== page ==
Saturday, October 16, 2010

Random Acts of Kindness

I may not deserve it, but I have been the recipient of three very gracious random acts of kindness this week - and probably more if I really thought about it. However, these three acts are all postcard and blog related, so that's why I'm highlighting them here.

#1 - Brian from Paper Sponge sent me a very nice book as a prize for the recent caption contest on his blog. Although I officially won the contest, there was a caption that I admit was better than mine, if a little off-color.  I apologize to that person, but the book is mine. Sorry, maybe next time you will mind your language and get the prize you deserve.

When I first looked at this book,  I was certain that it was from a later period than the Sally, Dick, and Jane books, so I was surprised to see that the book is from 1965. Why surprised? Well, because this book has BLACK children in it! Asians too! I don't remember that from Sally, Dick, and Jane. Here's the cover of this revolutionary book, which still maintains the basic illustration style of S,D, and J.

#2 Aimee Dars of The Postman Loves Me sent me an envelope with seven carefully selected streetcar postcards that she had been setting aside for me - this in the middle of her wedding preparations. Wow! I will post the cards on future Streetcar Sundays, but here is one of them as a preview. Thank you, Aimee.
Finally, my cousin-in-law - or whatever you call the person who marries your cousin - sent me a book. He had heard about the title, tracked it down, bought it, and sent it off to me. I am looking forward to reading it. Thank you, Gabriel! Here's the cover (scary, huh?):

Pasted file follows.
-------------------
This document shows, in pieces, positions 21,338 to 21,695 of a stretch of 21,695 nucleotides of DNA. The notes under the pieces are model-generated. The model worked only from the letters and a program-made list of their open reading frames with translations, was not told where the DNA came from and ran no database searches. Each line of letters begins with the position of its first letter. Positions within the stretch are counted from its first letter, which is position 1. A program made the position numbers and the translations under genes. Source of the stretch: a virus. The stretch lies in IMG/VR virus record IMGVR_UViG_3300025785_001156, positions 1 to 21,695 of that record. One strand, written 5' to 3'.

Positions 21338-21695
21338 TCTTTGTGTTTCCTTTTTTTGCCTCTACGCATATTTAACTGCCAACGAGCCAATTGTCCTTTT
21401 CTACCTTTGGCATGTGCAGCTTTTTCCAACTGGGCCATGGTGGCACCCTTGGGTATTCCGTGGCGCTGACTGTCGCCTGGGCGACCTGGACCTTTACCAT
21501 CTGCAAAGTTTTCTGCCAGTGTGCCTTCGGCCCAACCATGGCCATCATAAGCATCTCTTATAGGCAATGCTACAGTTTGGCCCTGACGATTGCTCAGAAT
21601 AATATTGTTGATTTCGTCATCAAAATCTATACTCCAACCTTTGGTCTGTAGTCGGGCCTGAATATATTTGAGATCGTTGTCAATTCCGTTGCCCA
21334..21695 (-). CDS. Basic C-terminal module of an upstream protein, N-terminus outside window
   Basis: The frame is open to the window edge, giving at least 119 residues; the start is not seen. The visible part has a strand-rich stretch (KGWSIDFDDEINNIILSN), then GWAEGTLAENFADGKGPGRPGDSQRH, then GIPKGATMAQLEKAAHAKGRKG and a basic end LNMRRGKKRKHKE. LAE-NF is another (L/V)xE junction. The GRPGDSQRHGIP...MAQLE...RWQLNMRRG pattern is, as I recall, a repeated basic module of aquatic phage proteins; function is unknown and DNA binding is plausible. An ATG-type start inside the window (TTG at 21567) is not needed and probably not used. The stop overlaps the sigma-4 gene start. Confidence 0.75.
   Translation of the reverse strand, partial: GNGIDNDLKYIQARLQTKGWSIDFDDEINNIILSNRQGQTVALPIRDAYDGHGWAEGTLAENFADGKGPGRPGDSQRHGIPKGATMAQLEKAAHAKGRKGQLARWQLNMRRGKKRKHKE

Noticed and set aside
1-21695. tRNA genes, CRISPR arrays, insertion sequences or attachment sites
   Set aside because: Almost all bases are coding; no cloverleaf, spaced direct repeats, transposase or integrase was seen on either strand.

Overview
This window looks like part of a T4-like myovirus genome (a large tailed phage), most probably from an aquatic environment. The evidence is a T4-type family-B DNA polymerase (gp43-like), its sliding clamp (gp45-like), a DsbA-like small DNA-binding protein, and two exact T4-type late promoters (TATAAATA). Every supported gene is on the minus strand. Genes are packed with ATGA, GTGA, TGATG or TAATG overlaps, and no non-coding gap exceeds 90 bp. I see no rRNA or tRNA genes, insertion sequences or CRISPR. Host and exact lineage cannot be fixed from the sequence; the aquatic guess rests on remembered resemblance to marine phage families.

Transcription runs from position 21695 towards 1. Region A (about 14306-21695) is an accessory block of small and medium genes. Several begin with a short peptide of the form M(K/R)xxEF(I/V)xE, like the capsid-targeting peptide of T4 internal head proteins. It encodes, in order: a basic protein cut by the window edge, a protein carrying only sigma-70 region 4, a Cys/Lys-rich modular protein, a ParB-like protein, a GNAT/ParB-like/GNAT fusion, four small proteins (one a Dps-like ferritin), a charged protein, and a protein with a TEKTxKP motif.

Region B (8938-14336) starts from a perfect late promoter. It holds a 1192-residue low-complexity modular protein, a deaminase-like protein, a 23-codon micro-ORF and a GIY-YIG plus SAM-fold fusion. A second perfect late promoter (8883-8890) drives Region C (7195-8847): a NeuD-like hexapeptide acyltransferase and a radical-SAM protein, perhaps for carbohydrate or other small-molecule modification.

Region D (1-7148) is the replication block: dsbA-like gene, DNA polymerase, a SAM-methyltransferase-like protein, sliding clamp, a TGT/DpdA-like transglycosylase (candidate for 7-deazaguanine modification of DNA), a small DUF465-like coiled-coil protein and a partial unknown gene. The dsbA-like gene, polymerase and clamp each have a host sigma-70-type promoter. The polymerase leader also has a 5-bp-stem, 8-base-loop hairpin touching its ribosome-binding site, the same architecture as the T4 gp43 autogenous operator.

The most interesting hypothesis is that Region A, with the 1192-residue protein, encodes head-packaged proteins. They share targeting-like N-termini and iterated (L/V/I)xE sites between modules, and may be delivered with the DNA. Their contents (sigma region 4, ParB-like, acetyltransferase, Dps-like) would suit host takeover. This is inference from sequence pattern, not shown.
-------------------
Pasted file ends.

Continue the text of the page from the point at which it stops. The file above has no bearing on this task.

These random acts of kindness not only made my week, they also inspired me to think about ways that I may be able to extend random acts of kindness to others. Not sure what yet, but I'm working on it.


  1. Nice post - what a great network of froends and family you have.

  2. what wonderful items you have received. The book look wonderful. I have read some of his books and truly enjoy his mystries. Enjoy. Grace

  3. When we city kids were youngsters, we'd mercilessly mock the cover of "The Boy Scout Handbook", which then showed (if my memory's okay) a gangling, smiley-faced lad painted Norman Rockwell-style, a happy wanderer in Boy Scout togs.

    Don't even want to think about what we'd have done with "More Fun with Our Friends", the cover of which seems way too white-bread for the yeasty ethnic compost I grew up in. But, maybe these books were meant to point the way to an idealized America. Jack/Youngstown

  4. So glad you're enjoying your (new to you) book. It's from my favorite series of that era among others. Truly classic illustrations.

  5. But Jack, did you not have the Sally, Dick, and Jane-type books? They were the complete antithesis of creativity and individuality. I think the dog was named Spot and the cat was named Puff. In any case, first editions of Sally, Dick, and Jane are now valuable.

  6. Christine, I'm not sure, but, yeah, must have been SD & J or something similar. The point was to speak to others from a text, so I'm not sure creativity entered into it all that much.

    BTW-Brian at PaperSponge has a big stash of paper ephemera I recall from the occasional postcard and paper ephemera shows I attended in Cleveland and Akron back in the 1990s. Nice to see them on the Web. Jack/Youngstown

  7. Glad you like the postcards! I have to admit, I love going postcard shopping with a mission!

  8. Postcard Killers --- that really has my attention! I've been wanting to write an illustrated novel/cozy mystery based on my French postcards.



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